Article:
The city of Long Lake has approved an increase in its 2023 tax levy of 10 percent.
The council approved that increase along with its 2023 city budget, capital improvement plan, pay plan resolution, and the 2023 fee schedule at its final meeting of 2022.
The council approved the 2023 tax levy of $1,406,740, which is an increase of $128,832 or 10.08 percent from 2022’s final levy of $1,277,908. With that increase comes a 2.53 percent decrease in Long Lake’s tax rate, bringing it to 33.43 percent.
“I would have liked to see it under 10 percent,” council member Jahn Dyvik said. “I think this year is an anomaly. We are kind of taking a compromise step where we are dropping the tax rate but there still is an increase.”
Following that approval, the council approved the 2023 city budget which includes revenues of $4,459,663 to the General and Utility funds and an expenditure budget of $4,647,176 for the General and Utility funds.
In presenting the budget to the council, city administrator Scott Weske said the police contract for 2023 is increasing by $13,380, and that health insurance is jumping by 9.93 percent or by $6,300.
The city council also improved a CIP for 2023 to replace a furnace in the public works building and to add pedestrian safety items to Long Lake streets for $35,000; and a pay plan resolution that includes a three percent cost of living adjustment to city employees.
In addition to approving those items, the council approved the 2023 fee schedule along with some rate adjustments to the fee schedule.
Those adjustments include raising the quarterly recycling fee to $21 per quarter from $17.50 per quarter and increasing the rate for multi-family properties to $6 unit per quarter from $4.75. The rates for manually reading water meters will increase from $75 to $90 (according to the city, only five accounts have not complied with the city’s transition to automated meter reading equipment). The rates for refuse haulers will increase from $150 to $200 per license. That rate has not been changed since 2005. Returned check fee will raise $5 to $25.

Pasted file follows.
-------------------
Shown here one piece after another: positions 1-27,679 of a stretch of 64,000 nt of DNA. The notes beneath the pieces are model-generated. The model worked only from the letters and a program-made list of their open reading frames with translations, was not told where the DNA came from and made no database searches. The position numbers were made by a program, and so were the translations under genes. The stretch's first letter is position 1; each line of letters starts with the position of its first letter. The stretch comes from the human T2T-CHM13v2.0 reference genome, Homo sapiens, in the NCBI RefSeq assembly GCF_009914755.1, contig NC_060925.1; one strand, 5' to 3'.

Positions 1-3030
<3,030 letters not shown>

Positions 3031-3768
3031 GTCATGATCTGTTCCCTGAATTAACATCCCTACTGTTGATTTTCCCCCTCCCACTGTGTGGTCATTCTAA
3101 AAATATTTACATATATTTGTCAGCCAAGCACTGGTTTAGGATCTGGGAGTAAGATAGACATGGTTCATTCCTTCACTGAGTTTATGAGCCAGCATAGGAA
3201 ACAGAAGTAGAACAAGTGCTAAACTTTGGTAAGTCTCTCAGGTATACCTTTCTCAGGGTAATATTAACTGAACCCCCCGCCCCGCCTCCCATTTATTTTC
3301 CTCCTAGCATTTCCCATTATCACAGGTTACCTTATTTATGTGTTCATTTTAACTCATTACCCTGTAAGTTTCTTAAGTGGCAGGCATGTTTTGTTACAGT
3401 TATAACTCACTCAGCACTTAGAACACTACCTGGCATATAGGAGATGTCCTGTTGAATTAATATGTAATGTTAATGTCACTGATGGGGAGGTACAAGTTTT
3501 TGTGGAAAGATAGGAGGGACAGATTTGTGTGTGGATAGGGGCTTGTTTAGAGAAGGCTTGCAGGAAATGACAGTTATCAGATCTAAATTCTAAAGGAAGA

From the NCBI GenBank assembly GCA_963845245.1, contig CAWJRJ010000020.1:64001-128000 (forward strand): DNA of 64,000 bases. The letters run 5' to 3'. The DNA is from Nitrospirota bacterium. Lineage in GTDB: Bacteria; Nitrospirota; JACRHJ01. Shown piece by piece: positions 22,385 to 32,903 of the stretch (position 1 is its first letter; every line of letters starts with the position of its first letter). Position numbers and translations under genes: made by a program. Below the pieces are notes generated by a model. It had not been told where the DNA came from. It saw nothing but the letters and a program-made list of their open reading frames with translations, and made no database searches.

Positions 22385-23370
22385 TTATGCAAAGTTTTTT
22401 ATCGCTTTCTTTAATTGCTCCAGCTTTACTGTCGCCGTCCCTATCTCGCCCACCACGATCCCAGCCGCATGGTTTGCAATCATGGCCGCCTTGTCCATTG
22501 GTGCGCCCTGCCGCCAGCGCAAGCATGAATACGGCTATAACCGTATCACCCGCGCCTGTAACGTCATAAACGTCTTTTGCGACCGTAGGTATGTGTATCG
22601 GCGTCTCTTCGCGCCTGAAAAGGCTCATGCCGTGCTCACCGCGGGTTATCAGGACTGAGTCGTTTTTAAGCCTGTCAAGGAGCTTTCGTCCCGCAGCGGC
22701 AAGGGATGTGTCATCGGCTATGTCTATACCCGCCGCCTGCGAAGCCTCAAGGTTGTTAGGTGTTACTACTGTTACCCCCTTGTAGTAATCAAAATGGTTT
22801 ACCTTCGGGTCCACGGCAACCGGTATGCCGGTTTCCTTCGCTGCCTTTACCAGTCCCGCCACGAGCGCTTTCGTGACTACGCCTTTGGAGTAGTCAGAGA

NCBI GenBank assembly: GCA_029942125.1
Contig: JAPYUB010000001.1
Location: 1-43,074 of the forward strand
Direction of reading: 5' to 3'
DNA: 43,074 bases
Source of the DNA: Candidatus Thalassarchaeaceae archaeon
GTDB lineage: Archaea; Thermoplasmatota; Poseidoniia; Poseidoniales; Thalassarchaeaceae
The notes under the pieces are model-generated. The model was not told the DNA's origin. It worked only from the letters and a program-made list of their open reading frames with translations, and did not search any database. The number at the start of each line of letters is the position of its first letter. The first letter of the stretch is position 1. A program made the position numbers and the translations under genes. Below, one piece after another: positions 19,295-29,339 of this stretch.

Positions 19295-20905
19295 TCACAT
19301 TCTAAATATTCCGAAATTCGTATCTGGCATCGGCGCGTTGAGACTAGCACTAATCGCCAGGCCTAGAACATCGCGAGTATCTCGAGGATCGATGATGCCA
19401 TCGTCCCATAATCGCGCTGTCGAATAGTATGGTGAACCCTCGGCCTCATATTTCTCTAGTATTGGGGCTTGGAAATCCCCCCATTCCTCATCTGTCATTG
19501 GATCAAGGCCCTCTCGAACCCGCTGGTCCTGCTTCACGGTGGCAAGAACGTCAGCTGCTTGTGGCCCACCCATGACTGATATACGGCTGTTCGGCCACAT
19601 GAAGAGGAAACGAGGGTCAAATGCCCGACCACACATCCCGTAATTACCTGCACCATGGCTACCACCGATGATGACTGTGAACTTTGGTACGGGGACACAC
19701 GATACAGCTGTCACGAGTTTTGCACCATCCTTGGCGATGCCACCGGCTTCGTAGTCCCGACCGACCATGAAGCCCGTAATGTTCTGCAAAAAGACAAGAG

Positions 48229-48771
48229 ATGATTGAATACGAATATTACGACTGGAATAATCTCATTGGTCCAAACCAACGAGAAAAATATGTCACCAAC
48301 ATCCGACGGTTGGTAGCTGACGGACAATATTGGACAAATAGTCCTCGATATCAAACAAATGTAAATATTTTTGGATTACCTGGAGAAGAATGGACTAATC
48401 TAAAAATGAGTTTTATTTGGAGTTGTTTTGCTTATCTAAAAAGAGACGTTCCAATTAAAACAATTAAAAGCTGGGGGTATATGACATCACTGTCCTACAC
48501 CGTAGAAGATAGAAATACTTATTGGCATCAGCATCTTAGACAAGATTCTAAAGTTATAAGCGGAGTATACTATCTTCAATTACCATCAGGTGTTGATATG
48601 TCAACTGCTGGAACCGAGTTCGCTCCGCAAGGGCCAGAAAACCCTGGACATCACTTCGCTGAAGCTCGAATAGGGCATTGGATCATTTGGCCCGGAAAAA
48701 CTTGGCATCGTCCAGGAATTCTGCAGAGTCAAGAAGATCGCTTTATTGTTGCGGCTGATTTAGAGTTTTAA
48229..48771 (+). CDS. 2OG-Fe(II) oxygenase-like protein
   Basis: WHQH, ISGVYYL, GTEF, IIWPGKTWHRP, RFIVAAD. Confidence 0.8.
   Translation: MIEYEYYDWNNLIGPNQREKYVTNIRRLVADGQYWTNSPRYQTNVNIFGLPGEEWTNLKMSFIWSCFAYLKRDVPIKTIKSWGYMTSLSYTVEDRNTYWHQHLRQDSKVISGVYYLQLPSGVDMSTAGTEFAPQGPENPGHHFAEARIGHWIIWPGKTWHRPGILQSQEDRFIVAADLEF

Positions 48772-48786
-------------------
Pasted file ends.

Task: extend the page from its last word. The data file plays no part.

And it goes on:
The city also said that the 2023 fee schedule includes the most current utility billing rates, as adopted by the City Council at the April 3, 2018 (water usage) and Dec. 4, 2018 (sanitary sewage) metings, and at this time no further rate changes are currently recommended but that the council can expect staff will be making recommendations and seeking council input/approval for utility rate and billing schedule amendments in 2023.
In other city news, the deadline for new fire chief applications has passed and Weske and the council will go through those applications and begin the process to hire a new fire chief. In the meantime, they are working with the Long Lake Fire Department assistant fire chief to find an interim fire chief until they can hire a full-time fire chief.
Post a comment as anonymous
Watch this discussion.
Welcome to the discussion.
Keep it Clean. Please avoid obscene, vulgar, lewd, racist or sexually-oriented language.
PLEASE TURN OFF YOUR CAPS LOCK.
Don't Threaten. Threats of harming another person will not be tolerated.
Be Truthful. Don't knowingly lie about anyone or anything.
Be Nice. No racism, sexism or any sort of -ism that is degrading to another person.
Be Proactive. Use the 'Report' link on each comment to let us know of abusive posts.
Share with Us. We'd love to hear eyewitness accounts, the history behind an article.